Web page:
Sunday, March 21, 2010

Pigs in the Park!

Hey! It's Rupert here. Yes, I know you were expecting a letter from my Mum, but you deserve the truth. She'd want to tell you a story with a happy ending . . . how Rupert loved visiting the pigs in Holland Park.
Loved visiting the pigs, be blowed!

Here's the story . . . you can judge for yourself!
We were going to see the pigs in the park, or so Mum told me.
"Hold on," I wanted to say, "What's this?"
Pigs . . . ? What were pigs . . .? And what were they doing in Holland Park? Squirrels I knew well, they were there by the dozen. Foxes could be seen frequently if you sat still and kept quiet. I liked squirrels and foxes.

But pigs . . . ?
My Mum explained that it was all part of a cunning plan. An area of the Arboretum was over-run with brambles. Were they to be treated with chemical weed-killer the other wildlife would suffer. Were the brambles to be dug up it would be impossible not to damage the bulbs. Pigs, who rooted out brambles and scorned bulbs, were the perfect solution. A Saddleback sow and three piglets were coming on a two-month visit from Charton Manor Farm in Kent. It would give the pigs a holiday and rid the Arboretum of brambles.

From the start of this story I was unhappy. For one thing, I like undergrowth and brambles. Mice and small birds can be seen scuttling under the brambles. Brambles provide cover, and cats like cover. It's only dogs who enjoy vast, open spaces . . . pigs, I was beginning to suspect, had a lot in common with dogs.

Last Friday morning we set off. I didn't want to quench my Mum's enthusiasm, but, between you and me, I was far from happy.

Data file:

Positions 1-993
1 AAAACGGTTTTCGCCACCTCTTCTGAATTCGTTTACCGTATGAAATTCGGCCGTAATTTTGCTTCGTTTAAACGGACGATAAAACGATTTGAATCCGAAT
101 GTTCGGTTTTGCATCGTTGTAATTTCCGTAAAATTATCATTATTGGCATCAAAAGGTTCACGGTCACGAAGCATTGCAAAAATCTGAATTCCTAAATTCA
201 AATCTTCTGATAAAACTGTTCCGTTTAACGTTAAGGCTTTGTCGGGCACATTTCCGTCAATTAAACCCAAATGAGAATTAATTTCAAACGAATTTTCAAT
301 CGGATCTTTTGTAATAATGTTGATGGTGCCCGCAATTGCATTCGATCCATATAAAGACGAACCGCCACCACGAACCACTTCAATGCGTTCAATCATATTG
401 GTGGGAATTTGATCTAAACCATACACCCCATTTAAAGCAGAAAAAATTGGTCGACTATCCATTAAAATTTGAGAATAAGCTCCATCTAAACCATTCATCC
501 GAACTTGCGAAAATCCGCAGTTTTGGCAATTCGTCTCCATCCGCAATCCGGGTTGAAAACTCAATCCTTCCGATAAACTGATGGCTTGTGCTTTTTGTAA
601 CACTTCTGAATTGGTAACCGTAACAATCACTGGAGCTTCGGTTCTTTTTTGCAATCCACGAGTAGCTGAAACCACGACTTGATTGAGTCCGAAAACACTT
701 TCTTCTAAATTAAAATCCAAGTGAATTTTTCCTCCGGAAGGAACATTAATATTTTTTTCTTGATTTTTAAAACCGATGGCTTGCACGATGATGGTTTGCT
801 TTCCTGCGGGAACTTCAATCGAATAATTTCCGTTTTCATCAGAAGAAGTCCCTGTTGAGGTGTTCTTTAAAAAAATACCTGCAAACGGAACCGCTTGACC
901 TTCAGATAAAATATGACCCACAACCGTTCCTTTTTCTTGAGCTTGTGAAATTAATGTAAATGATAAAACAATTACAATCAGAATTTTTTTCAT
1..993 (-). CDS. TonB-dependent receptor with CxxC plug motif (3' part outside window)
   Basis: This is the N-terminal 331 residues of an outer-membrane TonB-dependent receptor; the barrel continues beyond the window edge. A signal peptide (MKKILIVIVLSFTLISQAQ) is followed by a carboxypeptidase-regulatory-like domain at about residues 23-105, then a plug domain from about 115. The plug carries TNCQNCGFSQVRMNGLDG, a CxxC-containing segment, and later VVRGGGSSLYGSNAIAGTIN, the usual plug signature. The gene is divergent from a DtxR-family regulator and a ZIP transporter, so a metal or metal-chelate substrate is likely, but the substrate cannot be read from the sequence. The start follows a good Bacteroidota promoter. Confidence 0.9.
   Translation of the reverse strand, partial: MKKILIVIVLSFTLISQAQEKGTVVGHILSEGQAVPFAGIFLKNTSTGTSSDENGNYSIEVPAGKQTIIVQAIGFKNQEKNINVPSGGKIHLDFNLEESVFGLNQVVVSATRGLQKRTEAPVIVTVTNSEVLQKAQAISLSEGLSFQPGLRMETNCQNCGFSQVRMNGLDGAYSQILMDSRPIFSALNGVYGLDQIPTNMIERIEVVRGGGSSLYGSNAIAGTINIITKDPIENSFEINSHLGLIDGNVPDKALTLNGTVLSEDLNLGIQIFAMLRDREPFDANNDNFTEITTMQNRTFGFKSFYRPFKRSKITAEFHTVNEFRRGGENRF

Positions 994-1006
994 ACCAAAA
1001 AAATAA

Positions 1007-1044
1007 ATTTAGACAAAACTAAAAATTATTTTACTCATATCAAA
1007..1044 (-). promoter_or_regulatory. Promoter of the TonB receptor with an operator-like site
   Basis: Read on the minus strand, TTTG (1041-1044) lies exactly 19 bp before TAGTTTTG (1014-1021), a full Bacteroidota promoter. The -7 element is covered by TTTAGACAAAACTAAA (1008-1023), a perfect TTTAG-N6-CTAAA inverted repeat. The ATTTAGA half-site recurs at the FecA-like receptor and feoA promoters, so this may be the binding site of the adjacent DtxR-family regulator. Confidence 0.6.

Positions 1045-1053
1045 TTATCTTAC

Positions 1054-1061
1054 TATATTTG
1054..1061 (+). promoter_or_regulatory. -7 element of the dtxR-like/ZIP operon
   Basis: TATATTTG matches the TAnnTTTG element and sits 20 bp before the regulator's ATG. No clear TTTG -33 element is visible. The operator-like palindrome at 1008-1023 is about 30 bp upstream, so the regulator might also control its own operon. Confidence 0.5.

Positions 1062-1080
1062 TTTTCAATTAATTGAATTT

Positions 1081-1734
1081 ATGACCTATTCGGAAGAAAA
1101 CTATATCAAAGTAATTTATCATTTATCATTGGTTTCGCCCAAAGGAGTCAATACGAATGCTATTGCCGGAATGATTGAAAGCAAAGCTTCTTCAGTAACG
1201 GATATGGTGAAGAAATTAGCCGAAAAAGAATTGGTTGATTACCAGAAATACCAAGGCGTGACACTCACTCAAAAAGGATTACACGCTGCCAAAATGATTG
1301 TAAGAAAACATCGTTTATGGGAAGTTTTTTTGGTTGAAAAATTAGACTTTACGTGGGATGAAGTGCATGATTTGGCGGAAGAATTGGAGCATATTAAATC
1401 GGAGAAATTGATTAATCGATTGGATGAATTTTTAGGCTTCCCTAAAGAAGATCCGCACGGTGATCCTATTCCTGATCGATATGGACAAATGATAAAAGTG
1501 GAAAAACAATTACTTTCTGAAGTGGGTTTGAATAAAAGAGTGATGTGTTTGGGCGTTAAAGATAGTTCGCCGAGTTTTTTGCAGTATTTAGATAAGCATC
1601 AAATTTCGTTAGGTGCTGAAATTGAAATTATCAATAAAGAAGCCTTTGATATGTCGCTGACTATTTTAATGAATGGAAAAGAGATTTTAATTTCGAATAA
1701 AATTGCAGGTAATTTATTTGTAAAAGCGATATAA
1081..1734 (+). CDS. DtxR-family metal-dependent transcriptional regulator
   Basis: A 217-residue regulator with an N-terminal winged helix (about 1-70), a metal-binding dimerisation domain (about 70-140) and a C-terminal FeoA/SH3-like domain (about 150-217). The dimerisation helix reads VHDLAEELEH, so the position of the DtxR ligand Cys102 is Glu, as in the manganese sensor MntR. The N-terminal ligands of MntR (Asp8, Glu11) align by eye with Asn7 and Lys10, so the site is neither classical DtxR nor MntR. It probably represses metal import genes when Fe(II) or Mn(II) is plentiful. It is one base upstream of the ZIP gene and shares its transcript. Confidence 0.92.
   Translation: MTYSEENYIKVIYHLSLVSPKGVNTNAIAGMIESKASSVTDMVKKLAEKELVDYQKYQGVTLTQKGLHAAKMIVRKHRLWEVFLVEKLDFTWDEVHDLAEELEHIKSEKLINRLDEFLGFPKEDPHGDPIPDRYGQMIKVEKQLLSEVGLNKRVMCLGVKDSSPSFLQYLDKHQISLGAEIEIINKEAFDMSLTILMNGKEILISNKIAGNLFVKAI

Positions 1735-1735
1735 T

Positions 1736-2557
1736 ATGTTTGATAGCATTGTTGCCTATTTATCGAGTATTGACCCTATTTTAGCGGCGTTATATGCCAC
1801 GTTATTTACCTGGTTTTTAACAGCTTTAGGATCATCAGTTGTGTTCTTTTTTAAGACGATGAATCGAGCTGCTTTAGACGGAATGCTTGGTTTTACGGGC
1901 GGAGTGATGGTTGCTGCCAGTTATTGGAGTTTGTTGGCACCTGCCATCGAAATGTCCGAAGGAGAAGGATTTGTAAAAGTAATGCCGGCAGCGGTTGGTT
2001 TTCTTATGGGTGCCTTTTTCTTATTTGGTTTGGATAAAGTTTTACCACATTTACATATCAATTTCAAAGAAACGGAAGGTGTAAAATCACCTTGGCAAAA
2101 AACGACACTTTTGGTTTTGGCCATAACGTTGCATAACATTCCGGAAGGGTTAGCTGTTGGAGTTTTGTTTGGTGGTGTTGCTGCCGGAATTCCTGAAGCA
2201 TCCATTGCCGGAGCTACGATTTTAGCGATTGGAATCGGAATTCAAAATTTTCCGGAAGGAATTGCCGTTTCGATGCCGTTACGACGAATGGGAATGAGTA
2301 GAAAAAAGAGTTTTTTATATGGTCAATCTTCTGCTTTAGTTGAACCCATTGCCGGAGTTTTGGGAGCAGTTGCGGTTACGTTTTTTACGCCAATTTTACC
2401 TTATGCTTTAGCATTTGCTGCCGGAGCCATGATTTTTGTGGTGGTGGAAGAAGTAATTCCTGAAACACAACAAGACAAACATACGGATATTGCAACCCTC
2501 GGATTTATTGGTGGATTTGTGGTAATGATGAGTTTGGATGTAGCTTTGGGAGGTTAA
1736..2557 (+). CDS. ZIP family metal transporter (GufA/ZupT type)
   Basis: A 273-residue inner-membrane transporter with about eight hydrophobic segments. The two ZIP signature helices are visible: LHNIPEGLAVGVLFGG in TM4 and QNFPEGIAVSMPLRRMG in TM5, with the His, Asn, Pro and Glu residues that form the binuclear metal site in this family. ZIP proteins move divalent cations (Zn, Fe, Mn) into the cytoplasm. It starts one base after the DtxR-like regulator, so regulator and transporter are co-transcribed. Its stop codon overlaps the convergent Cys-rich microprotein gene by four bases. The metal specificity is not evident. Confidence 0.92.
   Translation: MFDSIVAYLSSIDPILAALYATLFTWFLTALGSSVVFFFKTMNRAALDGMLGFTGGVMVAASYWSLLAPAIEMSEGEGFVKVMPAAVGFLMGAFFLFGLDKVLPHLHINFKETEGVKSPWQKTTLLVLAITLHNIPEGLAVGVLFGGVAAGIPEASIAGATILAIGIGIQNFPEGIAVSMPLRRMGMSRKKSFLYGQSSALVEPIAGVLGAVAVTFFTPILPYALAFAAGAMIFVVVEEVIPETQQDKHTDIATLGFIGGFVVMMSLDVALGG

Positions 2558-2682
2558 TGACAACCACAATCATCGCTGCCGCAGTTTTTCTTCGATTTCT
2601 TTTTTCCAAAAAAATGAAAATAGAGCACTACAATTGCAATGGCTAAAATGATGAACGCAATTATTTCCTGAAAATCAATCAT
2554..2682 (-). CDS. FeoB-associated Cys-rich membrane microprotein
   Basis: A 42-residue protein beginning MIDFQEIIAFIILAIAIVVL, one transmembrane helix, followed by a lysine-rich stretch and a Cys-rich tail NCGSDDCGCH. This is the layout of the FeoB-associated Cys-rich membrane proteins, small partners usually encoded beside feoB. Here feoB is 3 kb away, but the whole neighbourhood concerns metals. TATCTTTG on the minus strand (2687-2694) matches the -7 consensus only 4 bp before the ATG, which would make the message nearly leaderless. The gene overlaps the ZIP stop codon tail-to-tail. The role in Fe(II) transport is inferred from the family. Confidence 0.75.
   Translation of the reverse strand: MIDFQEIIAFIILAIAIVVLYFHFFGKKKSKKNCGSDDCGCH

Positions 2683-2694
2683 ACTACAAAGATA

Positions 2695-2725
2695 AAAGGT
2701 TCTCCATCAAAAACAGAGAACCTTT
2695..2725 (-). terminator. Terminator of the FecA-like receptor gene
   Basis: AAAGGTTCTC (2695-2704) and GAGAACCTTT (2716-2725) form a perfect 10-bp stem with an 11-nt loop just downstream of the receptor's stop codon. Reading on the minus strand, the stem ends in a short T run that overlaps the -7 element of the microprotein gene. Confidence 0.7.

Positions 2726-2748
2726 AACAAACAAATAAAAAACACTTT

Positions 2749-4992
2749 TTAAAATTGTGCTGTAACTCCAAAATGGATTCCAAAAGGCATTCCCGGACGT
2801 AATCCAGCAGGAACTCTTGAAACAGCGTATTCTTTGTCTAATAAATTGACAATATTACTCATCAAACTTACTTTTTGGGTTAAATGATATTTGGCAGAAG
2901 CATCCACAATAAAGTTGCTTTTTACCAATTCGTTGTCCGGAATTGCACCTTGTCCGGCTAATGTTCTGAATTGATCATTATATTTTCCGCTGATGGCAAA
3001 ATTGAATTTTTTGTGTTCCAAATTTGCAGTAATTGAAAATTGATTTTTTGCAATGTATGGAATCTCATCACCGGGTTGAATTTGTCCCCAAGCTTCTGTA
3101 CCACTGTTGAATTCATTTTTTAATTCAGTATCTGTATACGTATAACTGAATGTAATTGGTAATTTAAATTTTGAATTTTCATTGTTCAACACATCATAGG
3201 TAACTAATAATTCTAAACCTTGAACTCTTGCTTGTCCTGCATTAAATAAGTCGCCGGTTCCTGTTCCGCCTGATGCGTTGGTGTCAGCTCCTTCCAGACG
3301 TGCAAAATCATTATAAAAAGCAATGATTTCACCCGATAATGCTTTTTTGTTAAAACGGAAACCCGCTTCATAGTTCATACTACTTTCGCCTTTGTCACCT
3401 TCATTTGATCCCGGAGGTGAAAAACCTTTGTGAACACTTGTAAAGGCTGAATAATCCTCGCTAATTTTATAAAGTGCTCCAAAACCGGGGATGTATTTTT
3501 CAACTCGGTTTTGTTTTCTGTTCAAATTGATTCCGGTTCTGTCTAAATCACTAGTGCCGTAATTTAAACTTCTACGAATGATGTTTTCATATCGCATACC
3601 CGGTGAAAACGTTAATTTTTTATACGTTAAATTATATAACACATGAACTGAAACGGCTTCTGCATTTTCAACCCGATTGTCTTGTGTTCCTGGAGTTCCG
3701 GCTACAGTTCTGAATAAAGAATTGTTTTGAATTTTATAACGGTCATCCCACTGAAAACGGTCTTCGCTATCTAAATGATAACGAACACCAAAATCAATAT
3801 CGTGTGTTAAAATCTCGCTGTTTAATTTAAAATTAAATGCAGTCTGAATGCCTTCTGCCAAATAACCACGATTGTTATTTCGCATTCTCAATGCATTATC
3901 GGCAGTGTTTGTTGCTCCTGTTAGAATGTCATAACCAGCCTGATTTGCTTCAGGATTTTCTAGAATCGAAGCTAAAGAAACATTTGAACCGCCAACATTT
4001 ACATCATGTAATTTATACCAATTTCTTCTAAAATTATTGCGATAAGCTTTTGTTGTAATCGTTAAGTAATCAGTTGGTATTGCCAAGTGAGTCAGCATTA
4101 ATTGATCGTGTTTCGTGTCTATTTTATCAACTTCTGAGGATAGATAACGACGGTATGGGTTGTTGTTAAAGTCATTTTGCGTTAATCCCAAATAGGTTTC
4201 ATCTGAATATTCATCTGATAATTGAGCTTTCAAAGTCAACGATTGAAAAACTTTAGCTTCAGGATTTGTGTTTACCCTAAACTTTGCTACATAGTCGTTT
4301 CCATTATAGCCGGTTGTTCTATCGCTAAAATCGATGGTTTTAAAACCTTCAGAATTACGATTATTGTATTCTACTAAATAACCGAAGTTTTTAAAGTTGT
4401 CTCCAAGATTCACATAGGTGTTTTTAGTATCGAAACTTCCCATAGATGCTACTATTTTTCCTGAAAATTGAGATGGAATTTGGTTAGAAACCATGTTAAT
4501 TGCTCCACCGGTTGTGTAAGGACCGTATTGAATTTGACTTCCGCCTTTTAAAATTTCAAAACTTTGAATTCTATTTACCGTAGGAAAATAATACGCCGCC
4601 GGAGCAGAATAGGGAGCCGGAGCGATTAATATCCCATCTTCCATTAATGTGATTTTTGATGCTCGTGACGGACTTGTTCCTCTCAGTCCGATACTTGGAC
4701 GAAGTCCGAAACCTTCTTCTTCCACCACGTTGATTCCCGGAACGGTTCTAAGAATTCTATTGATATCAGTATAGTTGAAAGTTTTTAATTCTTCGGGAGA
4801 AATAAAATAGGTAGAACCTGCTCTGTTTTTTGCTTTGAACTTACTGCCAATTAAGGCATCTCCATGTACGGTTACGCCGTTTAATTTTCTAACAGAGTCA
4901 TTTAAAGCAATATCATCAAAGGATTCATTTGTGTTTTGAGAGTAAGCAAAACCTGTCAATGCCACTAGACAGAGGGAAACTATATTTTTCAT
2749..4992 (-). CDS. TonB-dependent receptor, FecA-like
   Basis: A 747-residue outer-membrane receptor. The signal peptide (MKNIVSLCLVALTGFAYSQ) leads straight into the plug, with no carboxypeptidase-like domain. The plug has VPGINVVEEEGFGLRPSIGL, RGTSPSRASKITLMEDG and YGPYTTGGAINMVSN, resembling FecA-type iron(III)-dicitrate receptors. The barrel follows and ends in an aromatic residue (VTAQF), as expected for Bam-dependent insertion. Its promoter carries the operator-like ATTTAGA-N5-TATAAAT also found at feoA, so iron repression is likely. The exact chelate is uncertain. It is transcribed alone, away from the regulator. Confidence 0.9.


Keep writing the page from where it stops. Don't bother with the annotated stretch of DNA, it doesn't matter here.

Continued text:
When we arrived I peered nervously under the fence . . . how big was your average pig? Was it mouse-sized or dog-sized? Was it timid, or (unwelcome thought) was it fierce? And, most important of all, what might be its attitude to a visiting cat?

I could see nothing unusual underneath the fence.
Then my Mum picked me up and I had a completely different view. Suddenly I could see this large enclosure . . . with a curious, tunnel thing in the middle . . . but where were the pigs?
A moment later something moved in the far distance. Were those small, fat blobs the piglets . . . ? I wouldn't say I was pleased to see them, but I must admit to a faint interest . . . they were hardly threatening all that way away.
It was only then that I heard an unfamiliar, snuffling sound. It was coming up from the region of Mum's knees . . . curious, I looked down . . .
Good Heavens! What was this . . . ?
Holding me tight, my Mum, who by now was very excited, kept on telling me to look!
Look . . . ? Was she mad . . .?
Would any cat, with the slightest instinct for self-preservation, want to look at that massive, twitching snout . . . those small, beady eyes . . . ? What was more, there was always the slight hope that if I didn't look down at this alarming pig she mightn't look up and see me. With every moment that passed the more certain I became that cats and pigs were not cut out for enduring friendships!
My Mum finally got the message and took me off to a peaceful area of the park where I slowly recovered.

So . . . just in case anyone ever suggests to you that cats enjoy visiting pigs, let me tell you this.

Where pigs are concerned, cats resemble snowdrops an
d daffodils. They'll stoically accept the temporary disruption, but just you watch them rejoice when the disturbance is over, the pigs depart, and peace returns to the park!